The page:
Get Out There! Only you can prevent Nature-Deficit Disorder

Does this look like a scary place to you? To many parents, it does. According to Richard Louv, whose latest book Last Child in the Woods is creating quite a stir, many children suffer from Nature-Deficit Disorder, in which children are spending less time outdoors with resulting problems such as obesity, attention-deficit disorder, and depression. Louv found that “stranger danger” is the #1 reason for parents’ keeping their kids from going outside. Other reasons are overplanned schedules and other environmental concerns.

According to the Center for Environmental Health, children’s contact with nature helps to ease attention-deficit disorder, aids cognitive development, enhances creativity, and reduces stress. And of course, with obesity at a critical level in this country, kids need to be running around outside now more than ever. A new report by the Nature Conservancy states that attendance has been falling at America’s national parks since the 1980s. They blame videophilia, but we can also see connections with Louv’s findings. Other reports indicate that early positive experience with nature fosters a strong sense of stewardship and environmental responsibility. In other words, if we want the next generation to take care of the planet, we’d better let them play outside on it now.

Clare Cooper Marcus has written a lot about the differences between children who play in organized, planned playgrounds and the more organic “adventure playgrounds” where kids use all sorts of different materials to build their own play structures.

Listen to an NPR report about Louv,
“Saving Kids from ‘Nature Deficit Disorder,” and read an article about him in The Hartford Courant: “Losing Touch With Nature.” There’s also a great interview with Louv on Grist.

Take Action:

Two of my favorite websites on this subject are Louv’s organization, the Children & Nature Network, www.cnaturenet.org and The National Wildlife Federation’s The Green Hour, www.greenhour.org.

Even as adults, we can let our fears of sun damage, insect borne-disease like Lyme and West Nile, or even just slipping and falling on the ice keep us from venturing outside. It’s important to balance your fears with the benefits of going outside – Vitamin D from the sun, exercise, reduced stress levels, a change of scenery, the potential for wonder and discovery.

So go on, get off the computer now and go outside to PLAY!

Hope in Bloom – Gardens for Breast Cancer Patients

Hope in Bloom is a 501(c)(3) charity that provides gardens free of charge at the homes of women and men who are undergoing treatment for breast cancer (yes, men can get it, too). They began planting in the summer of 2007 and have installed two dozen gardens in Massachusetts (note that they are only planting gardens in MA, for now). Founded by Roberta Dehman Hershon, Hope in Bloom is based in Massachusetts, but plans to expand to other states in the future. From their website, www.hopeinbloom.org:

“Hope in Bloom gardens offer people a beautiful, tranquil place to sit, reflect and escape from the world of doctors, hospitals and sickness. We create life-affirming indoor or outdoor gardens (container, patio or in-ground) for any breast cancer patient undergoing treatment who requests one (the garden may be planted after treatment is over, but must be requested during treatment). All have symbols of life including color, texture, fragrance and sound incorporated into their design. Each garden is tailored to the recipient’s residential situation and lifestyle.”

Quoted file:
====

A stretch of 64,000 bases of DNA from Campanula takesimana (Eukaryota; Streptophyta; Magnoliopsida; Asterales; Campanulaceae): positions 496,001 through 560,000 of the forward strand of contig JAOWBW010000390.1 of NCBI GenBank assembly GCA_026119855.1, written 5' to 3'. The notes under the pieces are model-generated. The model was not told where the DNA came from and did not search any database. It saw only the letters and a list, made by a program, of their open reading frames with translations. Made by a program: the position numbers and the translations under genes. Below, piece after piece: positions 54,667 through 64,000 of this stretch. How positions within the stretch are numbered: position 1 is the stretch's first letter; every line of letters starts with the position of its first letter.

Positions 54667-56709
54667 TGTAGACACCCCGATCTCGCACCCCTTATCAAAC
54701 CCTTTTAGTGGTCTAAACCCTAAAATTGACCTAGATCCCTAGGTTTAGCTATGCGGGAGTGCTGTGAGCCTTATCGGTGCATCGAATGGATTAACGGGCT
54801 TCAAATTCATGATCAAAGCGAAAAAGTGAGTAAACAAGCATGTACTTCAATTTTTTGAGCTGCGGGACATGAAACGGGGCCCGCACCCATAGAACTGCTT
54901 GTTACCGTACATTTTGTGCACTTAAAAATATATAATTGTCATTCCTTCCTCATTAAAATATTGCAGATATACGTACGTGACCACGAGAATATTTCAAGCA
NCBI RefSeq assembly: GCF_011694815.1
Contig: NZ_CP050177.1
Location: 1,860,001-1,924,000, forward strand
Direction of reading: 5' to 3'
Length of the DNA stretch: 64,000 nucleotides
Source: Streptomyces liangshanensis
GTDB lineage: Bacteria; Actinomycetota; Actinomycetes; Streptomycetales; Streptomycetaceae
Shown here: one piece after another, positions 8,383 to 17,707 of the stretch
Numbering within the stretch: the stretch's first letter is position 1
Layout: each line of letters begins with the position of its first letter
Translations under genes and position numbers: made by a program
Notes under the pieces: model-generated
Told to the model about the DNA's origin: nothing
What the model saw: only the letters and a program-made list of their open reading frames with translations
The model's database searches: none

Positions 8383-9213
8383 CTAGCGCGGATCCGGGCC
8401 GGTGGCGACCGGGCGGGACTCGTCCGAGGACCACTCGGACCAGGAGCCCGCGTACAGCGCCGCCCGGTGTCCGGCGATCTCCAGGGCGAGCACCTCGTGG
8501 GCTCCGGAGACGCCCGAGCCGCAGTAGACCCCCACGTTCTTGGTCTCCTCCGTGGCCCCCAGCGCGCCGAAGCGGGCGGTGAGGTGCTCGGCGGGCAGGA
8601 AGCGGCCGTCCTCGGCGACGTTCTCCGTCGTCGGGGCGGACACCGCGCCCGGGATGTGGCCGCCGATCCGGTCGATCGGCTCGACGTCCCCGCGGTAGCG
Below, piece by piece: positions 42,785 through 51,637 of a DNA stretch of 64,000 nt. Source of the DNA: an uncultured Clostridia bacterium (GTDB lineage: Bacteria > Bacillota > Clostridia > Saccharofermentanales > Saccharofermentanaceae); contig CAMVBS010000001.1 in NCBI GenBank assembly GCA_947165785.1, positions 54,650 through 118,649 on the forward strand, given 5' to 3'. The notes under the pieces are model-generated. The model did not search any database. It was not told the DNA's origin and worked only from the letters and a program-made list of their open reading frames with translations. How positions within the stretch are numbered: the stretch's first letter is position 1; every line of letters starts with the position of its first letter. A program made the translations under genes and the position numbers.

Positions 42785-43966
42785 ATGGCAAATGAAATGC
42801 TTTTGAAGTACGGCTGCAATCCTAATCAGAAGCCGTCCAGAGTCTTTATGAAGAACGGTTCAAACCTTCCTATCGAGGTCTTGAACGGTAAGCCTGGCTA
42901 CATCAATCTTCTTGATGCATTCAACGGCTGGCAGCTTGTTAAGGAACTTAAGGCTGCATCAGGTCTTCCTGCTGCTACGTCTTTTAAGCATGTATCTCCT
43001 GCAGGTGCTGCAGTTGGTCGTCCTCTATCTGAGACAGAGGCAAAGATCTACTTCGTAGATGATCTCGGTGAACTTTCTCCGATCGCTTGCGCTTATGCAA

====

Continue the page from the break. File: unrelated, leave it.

Here’s a quote from one of their recipients:

“Thank you so much for my beautiful garden. What a transformation! After it was planted, I thought I would nap but instead found myself returning again and again to the garden with the energy of a puppy. That was a strange, magical, joyous feeling. After eight years of treatment, I am used to being tired and depleted. Today I have found myself swelling with a surge that I can only describe as hope.

I am tempted to wrap myself in a blanket and sleep in the hammock chair amidst the new plantings. Even at night I can see the blossoms. I am nourished by the beauty of the space, and by all of the caring everyone put into creating it. It’s the combination of the two that makes it a place of renewal and healing.

I’m here not just because of medical advances that knock down the cancer, but because of gifts such as the garden that give me a more profound strength.”

Hope in Bloom welcomes donations of funding, time (design, installation, and maintenance) and materials (plant material, pots, garden furniture).

Healing Gardens = Happy Employees, too

A less frequently publicized benefit of healing gardens in healthcare facilities is a lower staff turnover rate. Healing gardens are being used to draw and to keep good employees.

Exempla Good Samaritan Hospital in Lafayette, CO is advertising for jobs on Cross Country Travel Corps, http://www.crosscountrytravcorps.com/cctc/jobs/facility_showcases/exempla.jsp, and just look at how many of their points emphasize outdoor space at their facility:

Exempla Good Samaritan Hospital is a 477,000-foot facility situated on 77 acres. This 172-bed hospital (with potential to expand to 350 beds as the community grows) features:

  • Spacious private patient rooms
  • State-of-the-art equipment
  • Mountain and garden views
  • Walking trails
  • Incorporation of natural landscaping to capture the essence of Colorado
  • A central healing garden
  • Soothing water features and colorful flowers
  • Room Service
  • Integrative Care (aromatheraphy, acupuncture, massage therapy)